Reviewed for The Telegraph: Hotel Raphael,
Expert Rating: 9/10
It’s all about the rooftop. With a 360-degree, eye-level view of the domes, bell towers and rooftops in Rome’s historic centre, the Hotel Raphael has long been the city’s most coveted spot for a sunset cocktail. Though the hotel likes to maintain ties to tradition with its refined style, an award-winning architect recently took over its executive suites to add a contemporary spin on luxury.
Hotel Raphael is, in my opinion, one of the best-located hotels in Rome, if not the best. It is in a charming square behind Piazza Navona, which means it is quick to enter as well as escape the Rome chaos. Hundreds of the city’s eateries vie for table time in the surrounding, so it is easy to find a bite, though you will have to look harder for a great restaurant.
Once upon a time, Italy’s ill-fated Prime Minister Bettino Craxi called a cosy top-floor apartment at Hotel Raphael home, thanks to its luxe design and perfect location, in terms of the Senate and Parliament buildings. A few years later, Craxi was all but forgotten when award-winning starchitect Richard Meier overhauled two of its floors in minimalist luxe. And thus you have the dual nature of the Hotel Raphael — contemporary yet old-school, private yet super-star, emphasised in the ground-floor art collection which shows off Mirò, Morandi, and De Chirico paintings, ceramics by Picasso, Roman antiquities and Mayan artifacts.
Hotel Raphael’s coup de foudre is its rooftop terrace, La Terrazza, where you sit shoulder-to-shoulder with all of the city’s domes and campaniles from nearby Church of Santa Maria della Pace (and its Bramante-designed cloister) to Michelangelo’s cupola. For the day’s exercise, the small Pantheon fitness centre is outfitted with ever-popular Technogym equipment, whereas the ground-level library is fully stocked with art books and novels for a more mental work-out. Like all five-star hotels, the hotel has a full-loaded concierge staff, each with an answer to any and every question, as well an arsenal of suggestions for what to do in Rome and how. Parking is available in a nearby garage.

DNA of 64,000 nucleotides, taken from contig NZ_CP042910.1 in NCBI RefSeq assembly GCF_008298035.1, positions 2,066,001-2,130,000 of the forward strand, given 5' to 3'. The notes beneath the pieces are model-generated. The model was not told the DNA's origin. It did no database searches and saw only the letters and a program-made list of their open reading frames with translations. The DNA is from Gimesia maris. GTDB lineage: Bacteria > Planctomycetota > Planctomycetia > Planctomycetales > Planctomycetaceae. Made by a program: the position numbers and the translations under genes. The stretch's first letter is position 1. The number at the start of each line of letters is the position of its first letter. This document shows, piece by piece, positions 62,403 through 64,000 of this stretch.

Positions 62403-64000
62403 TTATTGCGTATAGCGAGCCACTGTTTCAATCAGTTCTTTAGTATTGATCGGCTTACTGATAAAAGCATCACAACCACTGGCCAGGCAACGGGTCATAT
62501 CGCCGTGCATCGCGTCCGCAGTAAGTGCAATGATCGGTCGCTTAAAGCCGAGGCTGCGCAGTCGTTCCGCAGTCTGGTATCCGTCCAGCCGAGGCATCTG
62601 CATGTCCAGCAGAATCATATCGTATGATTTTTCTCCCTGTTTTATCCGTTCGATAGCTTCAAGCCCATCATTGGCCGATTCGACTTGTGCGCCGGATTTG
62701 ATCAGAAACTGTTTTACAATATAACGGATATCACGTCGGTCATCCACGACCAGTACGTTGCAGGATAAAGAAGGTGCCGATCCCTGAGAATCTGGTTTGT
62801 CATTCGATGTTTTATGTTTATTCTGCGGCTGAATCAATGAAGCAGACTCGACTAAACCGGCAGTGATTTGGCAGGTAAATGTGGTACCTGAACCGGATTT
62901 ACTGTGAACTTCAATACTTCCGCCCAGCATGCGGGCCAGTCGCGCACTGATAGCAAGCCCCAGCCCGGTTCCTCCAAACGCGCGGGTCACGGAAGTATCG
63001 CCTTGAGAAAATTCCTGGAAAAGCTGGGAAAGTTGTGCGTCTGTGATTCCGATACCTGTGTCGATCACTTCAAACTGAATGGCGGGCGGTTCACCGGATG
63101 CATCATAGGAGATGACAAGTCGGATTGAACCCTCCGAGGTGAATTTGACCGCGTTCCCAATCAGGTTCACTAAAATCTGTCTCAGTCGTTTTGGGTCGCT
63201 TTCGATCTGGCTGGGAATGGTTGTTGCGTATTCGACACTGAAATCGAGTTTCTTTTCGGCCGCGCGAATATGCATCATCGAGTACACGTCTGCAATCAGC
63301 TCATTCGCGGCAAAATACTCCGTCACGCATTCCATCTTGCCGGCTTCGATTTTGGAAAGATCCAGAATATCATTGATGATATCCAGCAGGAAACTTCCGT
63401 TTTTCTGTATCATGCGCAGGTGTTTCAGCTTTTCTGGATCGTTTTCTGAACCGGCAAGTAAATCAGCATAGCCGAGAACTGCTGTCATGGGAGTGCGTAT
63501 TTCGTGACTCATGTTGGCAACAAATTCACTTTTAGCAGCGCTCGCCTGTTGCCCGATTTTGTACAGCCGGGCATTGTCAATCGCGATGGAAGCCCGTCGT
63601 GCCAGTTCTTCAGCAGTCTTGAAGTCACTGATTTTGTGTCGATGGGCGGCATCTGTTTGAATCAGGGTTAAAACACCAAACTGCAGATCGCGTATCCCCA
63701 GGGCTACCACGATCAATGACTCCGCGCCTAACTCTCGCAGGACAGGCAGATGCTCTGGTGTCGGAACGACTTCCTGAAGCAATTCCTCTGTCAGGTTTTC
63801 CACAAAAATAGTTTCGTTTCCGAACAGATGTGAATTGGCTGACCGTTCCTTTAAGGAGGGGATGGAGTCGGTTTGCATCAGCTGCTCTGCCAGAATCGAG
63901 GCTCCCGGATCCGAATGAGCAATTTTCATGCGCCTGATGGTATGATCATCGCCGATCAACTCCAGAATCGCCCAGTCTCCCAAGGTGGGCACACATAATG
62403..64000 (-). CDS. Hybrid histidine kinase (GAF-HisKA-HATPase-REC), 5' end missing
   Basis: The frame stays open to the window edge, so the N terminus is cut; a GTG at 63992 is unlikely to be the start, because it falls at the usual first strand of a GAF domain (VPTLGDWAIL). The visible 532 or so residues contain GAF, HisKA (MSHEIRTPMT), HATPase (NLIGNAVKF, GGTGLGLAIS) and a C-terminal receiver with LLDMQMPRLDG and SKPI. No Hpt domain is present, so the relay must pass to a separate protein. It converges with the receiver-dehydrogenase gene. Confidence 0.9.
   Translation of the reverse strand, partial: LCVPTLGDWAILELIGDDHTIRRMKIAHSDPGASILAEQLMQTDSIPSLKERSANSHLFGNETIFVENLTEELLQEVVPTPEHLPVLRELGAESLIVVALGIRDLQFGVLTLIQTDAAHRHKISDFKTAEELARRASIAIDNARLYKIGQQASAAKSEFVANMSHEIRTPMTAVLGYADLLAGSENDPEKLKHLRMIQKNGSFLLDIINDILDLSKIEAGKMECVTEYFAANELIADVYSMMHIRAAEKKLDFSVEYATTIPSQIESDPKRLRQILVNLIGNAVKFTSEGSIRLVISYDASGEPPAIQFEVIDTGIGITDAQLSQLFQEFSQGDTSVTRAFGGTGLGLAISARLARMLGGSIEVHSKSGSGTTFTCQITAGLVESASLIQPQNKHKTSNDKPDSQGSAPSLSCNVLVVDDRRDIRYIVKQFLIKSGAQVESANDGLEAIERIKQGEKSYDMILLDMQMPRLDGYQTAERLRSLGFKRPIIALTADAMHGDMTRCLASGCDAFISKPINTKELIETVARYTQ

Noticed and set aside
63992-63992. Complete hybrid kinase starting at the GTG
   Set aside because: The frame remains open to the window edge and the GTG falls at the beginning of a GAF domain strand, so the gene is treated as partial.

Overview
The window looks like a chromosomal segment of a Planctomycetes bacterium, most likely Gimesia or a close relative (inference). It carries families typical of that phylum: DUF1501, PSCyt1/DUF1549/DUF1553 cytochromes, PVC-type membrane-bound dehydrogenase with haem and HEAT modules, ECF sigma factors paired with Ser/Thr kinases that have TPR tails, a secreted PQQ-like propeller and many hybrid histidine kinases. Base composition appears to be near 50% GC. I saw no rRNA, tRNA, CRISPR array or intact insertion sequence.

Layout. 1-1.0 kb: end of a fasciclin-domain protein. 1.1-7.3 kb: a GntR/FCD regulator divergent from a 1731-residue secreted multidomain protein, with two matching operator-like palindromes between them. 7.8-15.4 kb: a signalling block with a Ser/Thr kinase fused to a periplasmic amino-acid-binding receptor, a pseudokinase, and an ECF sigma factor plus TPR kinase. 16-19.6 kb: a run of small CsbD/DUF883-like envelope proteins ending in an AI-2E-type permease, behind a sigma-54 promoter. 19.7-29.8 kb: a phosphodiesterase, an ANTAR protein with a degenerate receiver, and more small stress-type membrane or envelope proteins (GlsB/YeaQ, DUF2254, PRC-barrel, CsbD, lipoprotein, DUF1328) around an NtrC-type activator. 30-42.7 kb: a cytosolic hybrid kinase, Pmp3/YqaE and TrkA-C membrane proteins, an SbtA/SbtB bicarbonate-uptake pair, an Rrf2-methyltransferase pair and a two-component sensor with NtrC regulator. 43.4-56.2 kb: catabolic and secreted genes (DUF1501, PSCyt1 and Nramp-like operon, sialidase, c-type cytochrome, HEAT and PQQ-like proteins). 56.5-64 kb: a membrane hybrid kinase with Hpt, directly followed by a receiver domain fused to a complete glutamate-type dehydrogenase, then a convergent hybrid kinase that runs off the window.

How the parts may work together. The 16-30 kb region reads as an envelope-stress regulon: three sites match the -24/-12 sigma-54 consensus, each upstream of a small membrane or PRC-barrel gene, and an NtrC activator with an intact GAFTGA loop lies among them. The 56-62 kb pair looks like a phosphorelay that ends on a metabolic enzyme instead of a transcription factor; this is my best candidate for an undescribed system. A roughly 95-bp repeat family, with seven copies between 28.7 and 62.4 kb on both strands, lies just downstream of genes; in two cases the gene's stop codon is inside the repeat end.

Traditional or contemporary? All 65 rooms and suites are bright, with light wood, soft umber, tasteful decorations and a splash of colour, but whereas the Classic Rooms are decorated with Renaissance-inspired tapestries and columns, wooden furniture and velvet curtains, the Richard Meier Executive Suites are minimalist harmonies of glass and wood panelling, black leather sofas and Carrera marble bathrooms. If you desire a piazza view, ask in advance as some rooms face the former architecture of the neighborhood’s 15th-century alleys. However, those looking for a bit of privacy should request the Richard Meier Executive Suite with the Terrace, primarily because the nook terrace is all yours.
Food & drink: 9/10
Though the rooftop is best known as a great aperitivo spot, the hotel’s La Madre Terra takes residence during warm weather months. The menu is a sanctuary for anyone with a food intolerance: the Mediterranean cuisine is entirely interpreted in vegetarian, vegan and gluten-free recipes. Though most would agree that a Bellini on the terrace is the perfect way to celebrate the sunset, keep you eyes on the wine list – Hotel Bramante stocks a very full wine cellar of Italian, European and off-continent labels.
Value for money: 10/10
Double superior rooms from £170 in low season; rising to £232 in high. Breakfast included. Free Wi-Fi.
Access for guests with disabilities? Yes.
Family-friendly? Yes. Concierge will organise customised children’s tour itinerary, and babysitting services are available upon request.